6 new cases, 6 possible exposures of COVID-19 reported in Nova Scotia

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Nova Scotia reported six new possible COVID-19 exposures and six new cases of the virus in the central health zone on Saturday — the largest single-day increase in cases since May 15.

The province now has 21 active cases.

"I am concerned that people are not taking the virus seriously and putting others in jeopardy," Premier Stephen McNeil said in a news release from the Department of Health and Wellness.

"It is imperative that everyone follow public health protocols — wear a mask, limit social contacts, practice social distancing, stay home when feeling unwell and wash your hands."

One of the new cases is tied to the Bitter End Martini Bar on Argyle Street in Halifax, where a potential exposure was announced earlier this month. Saturday's release says the cases at the Bitter End are related to a cluster in the Clayton Park area of Halifax.

Anyone who was at the Bitter End on Nov. 2 from 9 p.m. to close has been asked to call 811 to set up a test, even if they don't have symptoms.

The other five are part of an emerging cluster that's under investigation by Public Health, the release said. All new cases are connected to previous ones.

The Nova Scotia Health Authority completed 1,062 Nova Scotia tests on Friday, the release said.

Possible exposures in Halifax area

On Saturday, Public Health announced six new possible COVID-19 exposures in the Halifax area:

  • Real Fake Meats at 2278 Gottingen St. on Oct. 31 from 4-5 p.m. It is expected that anyone exposed to the virus here may develop symptoms up to and including Nov. 14.

  • Antojo Tacos and Tequila at 1667 Argyle St. on Oct. 31 from 6-9 p.m. It is expected that anyone exposed to the virus here may develop symptoms up to and including Nov. 14.

  • MEC at 1550 Granville St. on Nov. 4 from 4:30-5:30 p.m. It is expected that anyone exposed to the virus here may develop symptoms up to and including Nov. 18.

  • Aerobics First at 6166 Quinpool Rd. on Nov. 7 from 1-3:30 p.m. It is expected that anyone exposed to the virus here may develop symptoms up to and including Nov. 21.

  • Pet Valu at 5686 Spring Garden Rd. on Nov. 9 from 5:30-6:30 p.m. It is expected that anyone exposed to the virus here may develop symptoms up to and including Nov. 23.

  • East Preston Recreation Centre – the gym/basketball court at 24 Brooks Drive on Nov. 9 from 8:30-11 p.m. It is expected that anyone exposed to the virus here may develop symptoms up to and including Nov. 23.

Anyone present at any of these locations during these times is asked to monitor for symptoms of COVID-19.

Between Friday and Saturday, there have been 10 possible exposures reported in Halifax.

On Friday, Public Health found two new cases of COVID-19. The province also said there were four new possible COVID-19 exposures:

  • John W. Lindsay YMCA Gym at 5640 Sackville St. on Nov. 9-10 between 6-8 a.m. Anyone who was in the gym section of the facility during this time should monitor for COVID-19 symptoms. It is expected that anyone exposed to the virus here may develop symptoms up to, and including, Nov. 24.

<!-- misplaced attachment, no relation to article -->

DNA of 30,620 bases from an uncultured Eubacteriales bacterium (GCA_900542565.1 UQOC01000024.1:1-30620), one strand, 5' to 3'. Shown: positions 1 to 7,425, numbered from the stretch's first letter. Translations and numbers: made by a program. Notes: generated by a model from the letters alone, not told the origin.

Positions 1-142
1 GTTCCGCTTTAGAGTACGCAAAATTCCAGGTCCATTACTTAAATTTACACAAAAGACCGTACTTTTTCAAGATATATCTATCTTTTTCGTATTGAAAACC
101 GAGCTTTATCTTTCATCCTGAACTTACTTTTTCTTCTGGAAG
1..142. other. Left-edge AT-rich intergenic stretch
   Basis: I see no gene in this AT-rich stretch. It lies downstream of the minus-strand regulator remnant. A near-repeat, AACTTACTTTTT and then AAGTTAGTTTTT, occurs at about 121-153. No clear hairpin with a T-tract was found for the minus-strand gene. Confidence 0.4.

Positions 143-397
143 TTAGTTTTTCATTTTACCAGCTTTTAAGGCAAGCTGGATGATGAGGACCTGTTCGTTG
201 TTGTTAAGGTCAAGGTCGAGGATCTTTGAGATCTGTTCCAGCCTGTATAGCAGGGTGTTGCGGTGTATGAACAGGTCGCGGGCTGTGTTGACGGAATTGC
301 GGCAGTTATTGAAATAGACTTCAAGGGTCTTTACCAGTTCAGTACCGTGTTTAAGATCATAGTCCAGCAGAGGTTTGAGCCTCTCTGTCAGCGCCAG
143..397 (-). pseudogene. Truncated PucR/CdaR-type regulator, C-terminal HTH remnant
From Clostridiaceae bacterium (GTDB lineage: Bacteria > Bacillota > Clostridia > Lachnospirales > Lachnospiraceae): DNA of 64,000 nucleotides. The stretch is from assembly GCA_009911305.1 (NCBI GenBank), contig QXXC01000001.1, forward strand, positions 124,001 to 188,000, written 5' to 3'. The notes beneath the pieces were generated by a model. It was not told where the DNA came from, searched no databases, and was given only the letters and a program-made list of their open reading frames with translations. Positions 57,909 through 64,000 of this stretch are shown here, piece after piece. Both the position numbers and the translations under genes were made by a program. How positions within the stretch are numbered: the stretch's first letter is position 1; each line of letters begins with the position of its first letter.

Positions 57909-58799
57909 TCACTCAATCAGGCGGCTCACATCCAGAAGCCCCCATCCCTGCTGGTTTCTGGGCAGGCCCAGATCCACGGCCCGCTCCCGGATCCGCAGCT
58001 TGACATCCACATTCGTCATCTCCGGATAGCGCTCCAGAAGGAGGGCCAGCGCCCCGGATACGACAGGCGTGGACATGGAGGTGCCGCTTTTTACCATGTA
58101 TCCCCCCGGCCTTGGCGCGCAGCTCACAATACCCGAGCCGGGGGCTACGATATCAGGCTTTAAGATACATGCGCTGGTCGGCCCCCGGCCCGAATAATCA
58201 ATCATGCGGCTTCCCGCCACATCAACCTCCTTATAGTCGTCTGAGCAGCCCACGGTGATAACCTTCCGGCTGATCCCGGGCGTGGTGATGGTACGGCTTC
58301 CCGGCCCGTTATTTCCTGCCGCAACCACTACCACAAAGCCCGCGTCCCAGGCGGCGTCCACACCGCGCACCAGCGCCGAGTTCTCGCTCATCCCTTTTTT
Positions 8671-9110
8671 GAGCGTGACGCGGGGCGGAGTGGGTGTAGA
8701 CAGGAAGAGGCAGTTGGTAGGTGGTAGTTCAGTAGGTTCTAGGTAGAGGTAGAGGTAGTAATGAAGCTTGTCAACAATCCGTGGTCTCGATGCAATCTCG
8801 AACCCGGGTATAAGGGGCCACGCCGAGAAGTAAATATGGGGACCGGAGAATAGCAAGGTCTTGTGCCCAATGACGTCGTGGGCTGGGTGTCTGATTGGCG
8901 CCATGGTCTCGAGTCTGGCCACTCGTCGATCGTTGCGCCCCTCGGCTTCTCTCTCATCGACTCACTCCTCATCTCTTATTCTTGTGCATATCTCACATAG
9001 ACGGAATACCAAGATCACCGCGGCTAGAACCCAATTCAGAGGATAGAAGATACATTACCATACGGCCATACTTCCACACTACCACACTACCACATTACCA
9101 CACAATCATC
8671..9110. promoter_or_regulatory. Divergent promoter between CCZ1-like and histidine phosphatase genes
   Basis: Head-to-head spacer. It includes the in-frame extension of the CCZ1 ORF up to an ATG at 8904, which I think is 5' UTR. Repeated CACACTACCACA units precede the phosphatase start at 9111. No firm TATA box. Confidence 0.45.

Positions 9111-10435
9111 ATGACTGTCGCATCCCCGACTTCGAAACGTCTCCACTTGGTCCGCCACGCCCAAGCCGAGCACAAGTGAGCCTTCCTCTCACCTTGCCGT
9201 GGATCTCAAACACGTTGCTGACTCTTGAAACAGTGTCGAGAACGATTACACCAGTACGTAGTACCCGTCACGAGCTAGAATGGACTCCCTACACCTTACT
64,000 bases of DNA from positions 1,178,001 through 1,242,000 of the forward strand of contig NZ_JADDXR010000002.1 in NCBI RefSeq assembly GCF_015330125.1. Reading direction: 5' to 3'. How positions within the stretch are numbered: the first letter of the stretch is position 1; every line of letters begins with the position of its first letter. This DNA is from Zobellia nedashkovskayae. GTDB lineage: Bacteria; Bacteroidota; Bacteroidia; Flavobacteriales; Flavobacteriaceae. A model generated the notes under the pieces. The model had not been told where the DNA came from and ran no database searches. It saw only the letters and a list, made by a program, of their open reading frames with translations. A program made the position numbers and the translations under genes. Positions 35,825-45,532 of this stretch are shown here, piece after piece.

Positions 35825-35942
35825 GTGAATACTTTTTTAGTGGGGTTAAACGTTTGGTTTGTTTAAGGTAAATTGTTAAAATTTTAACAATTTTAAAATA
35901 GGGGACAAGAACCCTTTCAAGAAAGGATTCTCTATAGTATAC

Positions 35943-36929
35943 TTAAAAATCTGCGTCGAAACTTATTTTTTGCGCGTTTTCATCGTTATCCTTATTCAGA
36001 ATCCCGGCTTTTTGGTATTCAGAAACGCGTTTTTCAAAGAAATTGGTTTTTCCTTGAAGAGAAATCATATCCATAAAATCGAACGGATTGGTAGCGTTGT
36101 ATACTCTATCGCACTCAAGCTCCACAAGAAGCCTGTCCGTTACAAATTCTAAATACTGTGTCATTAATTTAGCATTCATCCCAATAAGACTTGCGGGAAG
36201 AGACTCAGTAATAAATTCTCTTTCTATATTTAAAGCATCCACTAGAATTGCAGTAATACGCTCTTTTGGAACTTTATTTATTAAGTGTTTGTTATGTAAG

• The Local Restaurant and Bar at 2037 Gottingen St. on Nov. 9 between 4 p.m. to close.

  • Tim Hortons at 36 Verdi Dr., Bedford Commons, Bedford on Nov. 12 from 6:30-8 a.m. Anyone at this spot during this time should monitor for symptoms of COVID-19, which may develop up until Nov. 26.

Nova Scotia Health revised its exposure notice about The Local on Saturday evening, saying anyone who was at the bar during the affected timeframe should call 811 to set up a test, even if they don't have symptoms.

In reference to the changing advice, Regional Medical Officer of Health, Dr. Claudia Sarbu, said in a release that "at times, we gather information throughout our investigation that means we have to issue new information and advice."

Victor Syperek, owner of The Local, said the business found out about the potential exposure Friday evening and promptly shut down.

While he wasn't there last Monday, Syperek said he heard from a manager that it was a fairly quiet evening. He believes the potential exposure came from a patron, not an employee.

Syperek said the restaurant keeps a log book for contact tracing and all guests are required to write their name and phone number, and sanitize before entering.

He said nobody has any symptoms, but he and his staff are getting tested as a precaution and will sanitize and reopen the restaurant after they've received negative results.

The province also sent out an advisory on Thursday afternoon for a potential COVID-19 exposure at Atlantic Superstore in Halifax.

Anyone who was at the Barrington Street store between 9 a.m. and 10 a.m. on Nov. 7 should self-monitor for COVID symptoms.

Atlantic bubble

During a news conference on Friday, Dr. Robert Strang, Nova Scotia's chief medical officer of health, said Nova Scotians need to look at decreasing their social contacts over the next six to eight weeks in the effort to keep case numbers down.

Strang also said any student from outside of the bubble who wants to return for Christmas will also have to quarantine, but Strang said they should strongly consider not coming back for the holidays.

Overall, Nova Scotia has recorded 1,142 positive COVID-19 cases and 65 deaths.

The latest numbers from around the Atlantic bubble are:

Symptoms

Anyone with one of the following symptoms should visit the COVID-19 self-assessment website or call 811:

  • Fever.

  • Cough or worsening of a previous cough.

Anyone with two or more of the following symptoms is also asked to visit the website or call 811:

  • Sore throat.

  • Headache.

  • Shortness of breath.

  • Runny nose.

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